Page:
Cellular networks will migrate to all-IP - eventually. What's missing is the business case and customer demand for new SIP services. That was the conclusion of a panel discussion on converged networks led by Telecom Asia editor-at-large Robert Clark. The roundtable, sponsored by Cisco Systems, pulled together nine telecom executives from the region to discuss the challenges of next-generation mobile
Moderator: What's SingTel's approach to next-generation mobile‾
Cheong Hai Thoo: I think the days where we sell lines and circuits are probably numbered. We can't say just how long, but you have to anticipate that need. We increasingly have the option of moving more and more services onto the packet network. How do we manage this transition, so we can capitalize on the wider bandwidth and migrate services gracefully‾
So it's all about the transition. What are some of the specific issues an operator faces‾
Mohammad Shahril: You want to ask, 'do you want to do it‾' and 'when do you want to do it‾'
For [Celcom parent company] Telekom Malaysia, like most fixed operators, the legacy switches are getting obsolete. You need to move to class 5 softswitches and so on. So, that becomes the driver toward the next generation.
As an operator you look at it and ask do you need to do it now. We have launched 3G, with IMS bundled into it by Nokia, and at the same time Telekom Malaysia is implementing class 5 and class 4 softswitches. That's the start.
Recently, a very strong push had been developing at Telekom Malaysia for fixed-mobile convergence. From a service perspective, there's a lot of opportunities across the various different media.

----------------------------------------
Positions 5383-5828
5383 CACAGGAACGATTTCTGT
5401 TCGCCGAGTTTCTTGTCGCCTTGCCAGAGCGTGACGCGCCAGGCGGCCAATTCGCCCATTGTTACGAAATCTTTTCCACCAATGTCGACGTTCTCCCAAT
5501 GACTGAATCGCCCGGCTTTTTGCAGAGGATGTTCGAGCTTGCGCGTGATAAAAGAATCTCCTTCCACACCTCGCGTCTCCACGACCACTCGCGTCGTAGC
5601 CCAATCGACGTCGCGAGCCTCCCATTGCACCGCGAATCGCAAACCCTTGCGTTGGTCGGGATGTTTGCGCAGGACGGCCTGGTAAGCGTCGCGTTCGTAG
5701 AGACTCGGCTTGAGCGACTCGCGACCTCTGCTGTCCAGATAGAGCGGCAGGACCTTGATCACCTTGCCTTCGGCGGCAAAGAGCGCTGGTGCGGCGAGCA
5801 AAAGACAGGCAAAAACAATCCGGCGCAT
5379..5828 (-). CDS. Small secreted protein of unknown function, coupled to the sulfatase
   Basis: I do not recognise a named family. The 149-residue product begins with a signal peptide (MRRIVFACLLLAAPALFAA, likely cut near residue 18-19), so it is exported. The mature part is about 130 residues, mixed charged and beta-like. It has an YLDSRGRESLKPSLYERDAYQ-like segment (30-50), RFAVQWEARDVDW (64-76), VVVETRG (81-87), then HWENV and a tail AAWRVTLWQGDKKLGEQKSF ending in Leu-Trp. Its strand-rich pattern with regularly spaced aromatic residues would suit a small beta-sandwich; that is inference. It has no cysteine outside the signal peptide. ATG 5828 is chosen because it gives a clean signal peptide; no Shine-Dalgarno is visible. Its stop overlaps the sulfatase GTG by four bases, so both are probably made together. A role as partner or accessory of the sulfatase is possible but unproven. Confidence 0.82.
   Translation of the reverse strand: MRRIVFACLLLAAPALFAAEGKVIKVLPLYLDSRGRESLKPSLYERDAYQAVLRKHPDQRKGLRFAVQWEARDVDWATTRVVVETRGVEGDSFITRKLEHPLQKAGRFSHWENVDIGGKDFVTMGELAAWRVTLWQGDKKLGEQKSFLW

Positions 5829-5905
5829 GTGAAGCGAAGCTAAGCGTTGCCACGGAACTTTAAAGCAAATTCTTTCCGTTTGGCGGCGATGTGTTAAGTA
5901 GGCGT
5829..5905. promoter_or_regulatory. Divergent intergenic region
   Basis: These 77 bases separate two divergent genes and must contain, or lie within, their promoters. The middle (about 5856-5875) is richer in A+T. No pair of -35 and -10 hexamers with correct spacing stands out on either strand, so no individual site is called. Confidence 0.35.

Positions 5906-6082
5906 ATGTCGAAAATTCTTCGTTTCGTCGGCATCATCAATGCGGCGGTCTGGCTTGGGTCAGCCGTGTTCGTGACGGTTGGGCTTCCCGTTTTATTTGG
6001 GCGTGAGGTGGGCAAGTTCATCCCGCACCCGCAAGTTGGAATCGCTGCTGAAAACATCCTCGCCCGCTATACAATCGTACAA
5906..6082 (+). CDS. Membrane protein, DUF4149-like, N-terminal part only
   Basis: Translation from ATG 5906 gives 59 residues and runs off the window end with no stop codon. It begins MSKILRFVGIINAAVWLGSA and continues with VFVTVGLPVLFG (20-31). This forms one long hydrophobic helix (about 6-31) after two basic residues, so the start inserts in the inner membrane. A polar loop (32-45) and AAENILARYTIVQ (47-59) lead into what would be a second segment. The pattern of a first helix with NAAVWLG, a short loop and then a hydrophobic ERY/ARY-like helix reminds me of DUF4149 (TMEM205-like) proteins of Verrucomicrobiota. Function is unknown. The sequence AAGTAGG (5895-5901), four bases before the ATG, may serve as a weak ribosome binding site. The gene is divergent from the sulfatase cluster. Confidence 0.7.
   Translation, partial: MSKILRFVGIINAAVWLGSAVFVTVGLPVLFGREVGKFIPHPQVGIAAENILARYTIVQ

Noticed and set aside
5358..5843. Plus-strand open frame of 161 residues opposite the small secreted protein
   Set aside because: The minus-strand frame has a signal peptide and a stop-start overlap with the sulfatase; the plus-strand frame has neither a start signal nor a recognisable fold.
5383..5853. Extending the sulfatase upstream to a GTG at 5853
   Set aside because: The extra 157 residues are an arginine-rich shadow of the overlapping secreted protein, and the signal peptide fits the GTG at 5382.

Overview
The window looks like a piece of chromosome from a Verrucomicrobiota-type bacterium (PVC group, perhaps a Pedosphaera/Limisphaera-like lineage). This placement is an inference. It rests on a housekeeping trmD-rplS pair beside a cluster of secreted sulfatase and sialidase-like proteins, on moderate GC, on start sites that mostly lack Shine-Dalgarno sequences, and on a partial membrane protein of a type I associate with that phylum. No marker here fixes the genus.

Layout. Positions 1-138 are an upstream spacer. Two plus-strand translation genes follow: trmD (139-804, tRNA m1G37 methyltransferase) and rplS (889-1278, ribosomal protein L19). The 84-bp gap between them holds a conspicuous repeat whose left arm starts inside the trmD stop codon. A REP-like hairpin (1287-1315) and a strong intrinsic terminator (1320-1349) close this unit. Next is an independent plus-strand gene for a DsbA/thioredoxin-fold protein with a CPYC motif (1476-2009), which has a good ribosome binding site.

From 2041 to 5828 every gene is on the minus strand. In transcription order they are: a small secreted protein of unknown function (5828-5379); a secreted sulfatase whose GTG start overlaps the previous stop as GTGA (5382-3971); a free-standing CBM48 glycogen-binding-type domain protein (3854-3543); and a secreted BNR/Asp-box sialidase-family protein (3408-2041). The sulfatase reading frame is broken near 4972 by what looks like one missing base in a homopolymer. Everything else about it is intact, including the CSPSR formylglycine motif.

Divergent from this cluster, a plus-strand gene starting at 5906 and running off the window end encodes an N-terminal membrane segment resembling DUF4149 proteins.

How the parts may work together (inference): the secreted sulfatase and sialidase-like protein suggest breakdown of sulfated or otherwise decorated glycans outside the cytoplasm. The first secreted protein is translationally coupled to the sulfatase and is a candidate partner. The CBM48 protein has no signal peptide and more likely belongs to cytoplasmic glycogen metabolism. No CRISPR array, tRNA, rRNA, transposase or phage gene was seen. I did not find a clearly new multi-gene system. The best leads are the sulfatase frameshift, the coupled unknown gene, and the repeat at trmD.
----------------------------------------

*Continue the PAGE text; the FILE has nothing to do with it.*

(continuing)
William Ho: What you're saying is the convergence of all the technologies and the applications makes it a requirement that you move to next generation.
Mohammad Shahril: That can be a driver. But I guess the number one driver is do you need to do it‾
William Ho: What are the key concerns and risks from the operator point of view that stop you from migrating, and what are the benefits‾
Mohammad Shahril: One of the major issues is capex. It's a huge amount of capital expenditure. There is no business case. Mobile operators survive on 'I put in one dollar today, I want my dollar back in a week.' You don't have anything more than a month. Unfortunately, the days of the ramp-up of subscribers is no longer there, and ARPU has gone down and will stay down.
Have any of you had a conversation with your CFO about this‾ What does he say‾
Mohammad Shahril: He says: 'Where are you going to get the money again‾ Maybe 24 months‾ Maybe I won't give you the money!'